A year (almost to the date) has passed since my last blog post. How did time pass so quickly?* And how in the world do I get started on this blog again? Following developments in public health science communication and social media for science communication mostly from the sideline, how will I know what’s the latest development? Am I up to speed to write about this topic?
The battlefield of Facebook
And then this weekend as I was flipping through the latest issue of the magazine of my Danish work association DJOEF, I came across this headline: “Forskerfejde på Facebook” (trans. Researcher fight on Facebook). A short article about Facebook as a place where researchers who dare to put themselves and their research out there are bullied and criticized and how social media is a big challenge for people working in academia. Although I agree that Facebook and other social media in some ways represent a challenge for the academic world, I was sad to see that we in Denmark apparently still are at level were social media is regarded only as a challenge and not as an opportunity for science and science communication.
The article is in Danish but the illustration of the article is universal and very much covers the focus of the article: Social media is a fora for heavy criticism, for fights, bullying, hitting each other in the head and the researcher who enters the world of Facebook need to have tough skin and be prepared to be hammered by both their peers and the public. The rules of the game of are different. Social media have altered the premises for how scientific results can be discussed, is a key message in the article.
Focusing on the negative sides
Although short, the article is supported by a few cases of scientists fighting over Facebook. There are even a couple of researchers calling out for keeping discussions to the already existing academic circles and journals. But is this really a telling picture of how social media is used and the consequences they have in the Danish academic world today. I know the answer is no. So why, do I ask myself, why did the journalist not bother to find a positive case story as well or why didn’t he broaden out the focus from just Denmark to also look at international experiences and trends in using social media? At least just make a small mention of it. Yes, conflicts and dramas make good stories, but I think it is misleading only to portray the battles and disagreement and argue that only researchers with tough skin can successfully use social media.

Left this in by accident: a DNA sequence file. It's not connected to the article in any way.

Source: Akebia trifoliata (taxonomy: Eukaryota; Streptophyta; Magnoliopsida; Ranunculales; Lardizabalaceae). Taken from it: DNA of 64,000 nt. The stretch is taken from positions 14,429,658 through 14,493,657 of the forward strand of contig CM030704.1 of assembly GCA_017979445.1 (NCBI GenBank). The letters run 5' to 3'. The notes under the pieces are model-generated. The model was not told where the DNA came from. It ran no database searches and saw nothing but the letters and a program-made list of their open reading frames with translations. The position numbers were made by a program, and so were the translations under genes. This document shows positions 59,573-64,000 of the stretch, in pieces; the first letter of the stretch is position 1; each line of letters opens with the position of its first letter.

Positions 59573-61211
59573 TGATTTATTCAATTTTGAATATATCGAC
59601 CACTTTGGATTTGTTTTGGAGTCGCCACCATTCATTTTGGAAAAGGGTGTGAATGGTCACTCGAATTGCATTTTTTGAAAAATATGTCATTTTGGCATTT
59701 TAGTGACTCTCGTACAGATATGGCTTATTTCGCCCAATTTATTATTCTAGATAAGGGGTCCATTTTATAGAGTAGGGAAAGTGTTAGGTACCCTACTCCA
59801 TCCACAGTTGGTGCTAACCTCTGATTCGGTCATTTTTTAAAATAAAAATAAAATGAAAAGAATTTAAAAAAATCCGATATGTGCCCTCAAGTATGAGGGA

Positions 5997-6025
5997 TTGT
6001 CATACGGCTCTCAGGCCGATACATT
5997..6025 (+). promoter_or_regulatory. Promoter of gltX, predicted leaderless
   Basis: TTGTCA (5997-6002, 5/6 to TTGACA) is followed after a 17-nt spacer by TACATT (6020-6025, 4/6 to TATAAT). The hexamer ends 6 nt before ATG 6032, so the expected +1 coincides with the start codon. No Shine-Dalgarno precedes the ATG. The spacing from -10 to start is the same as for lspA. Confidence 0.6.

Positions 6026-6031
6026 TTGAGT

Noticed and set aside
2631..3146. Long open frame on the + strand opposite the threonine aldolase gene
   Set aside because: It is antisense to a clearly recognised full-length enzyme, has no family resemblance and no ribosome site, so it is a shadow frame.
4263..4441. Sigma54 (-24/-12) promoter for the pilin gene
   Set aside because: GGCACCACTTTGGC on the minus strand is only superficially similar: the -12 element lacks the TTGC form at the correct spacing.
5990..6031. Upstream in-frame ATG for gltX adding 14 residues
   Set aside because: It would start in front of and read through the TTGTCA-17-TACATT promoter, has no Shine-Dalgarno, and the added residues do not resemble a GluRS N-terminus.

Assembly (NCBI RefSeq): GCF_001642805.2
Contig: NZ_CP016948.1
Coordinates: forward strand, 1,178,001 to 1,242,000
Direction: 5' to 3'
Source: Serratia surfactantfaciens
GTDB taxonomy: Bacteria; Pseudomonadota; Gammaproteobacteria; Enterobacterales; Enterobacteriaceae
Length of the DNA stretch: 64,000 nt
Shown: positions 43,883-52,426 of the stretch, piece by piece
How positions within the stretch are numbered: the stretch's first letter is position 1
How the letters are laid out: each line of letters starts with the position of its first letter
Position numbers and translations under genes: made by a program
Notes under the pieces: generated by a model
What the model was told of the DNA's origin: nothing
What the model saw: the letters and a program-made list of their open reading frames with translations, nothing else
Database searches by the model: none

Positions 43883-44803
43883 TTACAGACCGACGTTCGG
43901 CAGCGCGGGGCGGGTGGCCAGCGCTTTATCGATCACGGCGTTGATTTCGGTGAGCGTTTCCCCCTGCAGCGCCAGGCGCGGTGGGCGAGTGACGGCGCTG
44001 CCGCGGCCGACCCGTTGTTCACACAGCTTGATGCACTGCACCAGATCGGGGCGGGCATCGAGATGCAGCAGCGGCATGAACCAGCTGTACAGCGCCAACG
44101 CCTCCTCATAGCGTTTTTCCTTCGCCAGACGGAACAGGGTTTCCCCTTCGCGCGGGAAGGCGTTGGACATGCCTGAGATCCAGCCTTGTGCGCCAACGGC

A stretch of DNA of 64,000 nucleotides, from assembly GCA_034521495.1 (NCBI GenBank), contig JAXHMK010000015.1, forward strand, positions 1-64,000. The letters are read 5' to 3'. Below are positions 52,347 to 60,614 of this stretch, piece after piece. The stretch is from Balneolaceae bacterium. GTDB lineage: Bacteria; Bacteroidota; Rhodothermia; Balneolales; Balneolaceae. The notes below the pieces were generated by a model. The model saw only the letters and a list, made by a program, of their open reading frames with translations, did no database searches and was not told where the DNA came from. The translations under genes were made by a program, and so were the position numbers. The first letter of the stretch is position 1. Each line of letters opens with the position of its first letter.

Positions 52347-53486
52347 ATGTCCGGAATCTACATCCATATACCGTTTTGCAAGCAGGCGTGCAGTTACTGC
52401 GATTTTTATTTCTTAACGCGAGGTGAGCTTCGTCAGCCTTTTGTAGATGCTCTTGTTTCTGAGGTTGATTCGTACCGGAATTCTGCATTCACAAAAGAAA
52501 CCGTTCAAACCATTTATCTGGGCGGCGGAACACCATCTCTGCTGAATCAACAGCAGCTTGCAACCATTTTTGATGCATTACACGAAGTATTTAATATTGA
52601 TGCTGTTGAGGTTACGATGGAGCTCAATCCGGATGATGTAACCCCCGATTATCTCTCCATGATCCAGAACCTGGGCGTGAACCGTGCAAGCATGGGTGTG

Compulsory science communication education
The article confirms me in the fact that we still have a long way to go in taking in social media in science communication in Denmark. Much progress has been made over the last year for sure, but still I feel a dominating skepticism towards using these open interactive media in science. As is rightly pointed out by a specialist in social media from University of Roskilde and quoted in the article, we can only expect social media to play a larger and larger role in the scientific debate. Being in agreement with this, I really hope that science communication education and training, including using social media in the research process, could be made compulsory for all university students. Social media have so much potential for science communication that it would be a shame if all researchers who do not feel their skin is ‘tough enough’ would refrain from using it.
So with this sad reassurance that there is still a lot to do on science communication and social media and lots of experiences to harvest from the world, I am happy to take up this blog again and explore, comment, recommend, learn and share with all of you what I find.
*answer: a lovely little girl came in the way